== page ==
Hot Ale Flips were all the rage at a time when fire pokers were ubiquitous hearth accouterments and warm beer was lauded as tonic. One of the earliest known mixed drinks, the flip was referenced as early as 1695 in William Congreve’s society farce Love for Love: “We’re merry folks, we sailors: we han’t much to care for. Thus we live at sea; eat biscuit, and drink flip.”And though flips were associated with a rough crowd in England (Nathan Bailey’s An Universal Etymological English Dictionary  defines flip as “a sort of Sailor’s Drink”), it was beloved in taverns on the other side of the Atlantic. George Washington was known to drink them in the early years of America.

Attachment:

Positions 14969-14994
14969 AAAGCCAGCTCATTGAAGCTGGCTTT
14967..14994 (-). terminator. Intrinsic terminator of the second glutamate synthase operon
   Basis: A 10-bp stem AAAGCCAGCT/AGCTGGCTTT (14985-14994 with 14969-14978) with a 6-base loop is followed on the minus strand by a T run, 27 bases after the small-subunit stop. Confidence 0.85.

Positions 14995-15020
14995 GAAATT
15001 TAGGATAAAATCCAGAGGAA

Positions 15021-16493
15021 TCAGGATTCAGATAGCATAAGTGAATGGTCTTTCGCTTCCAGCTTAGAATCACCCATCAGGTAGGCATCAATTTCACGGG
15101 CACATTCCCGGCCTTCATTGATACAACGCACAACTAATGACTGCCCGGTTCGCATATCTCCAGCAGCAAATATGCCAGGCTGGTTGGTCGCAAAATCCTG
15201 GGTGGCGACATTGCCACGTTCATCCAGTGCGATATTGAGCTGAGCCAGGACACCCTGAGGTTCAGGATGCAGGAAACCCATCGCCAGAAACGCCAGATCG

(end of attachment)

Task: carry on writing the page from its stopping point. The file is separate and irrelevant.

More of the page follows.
In those days, ale was often mulled (finding an ice-cold one would’ve been something of a challenge—refrigeration wasn’t invented yet), and doctors prescribed it for indigestion, insomnia and colds. In taverns, flips were often composed of rum or brandy, eggs, molasses or sugar and beer all mixed together in a pitcher and then stirred to a caramelized froth with a hot poker. The poker was eventually replaced with the “ale-warmer,” which consisted of a tin or copper vessel that heated and funneled the drink from the pitcher to the pint. Today, the stove top will do just fine.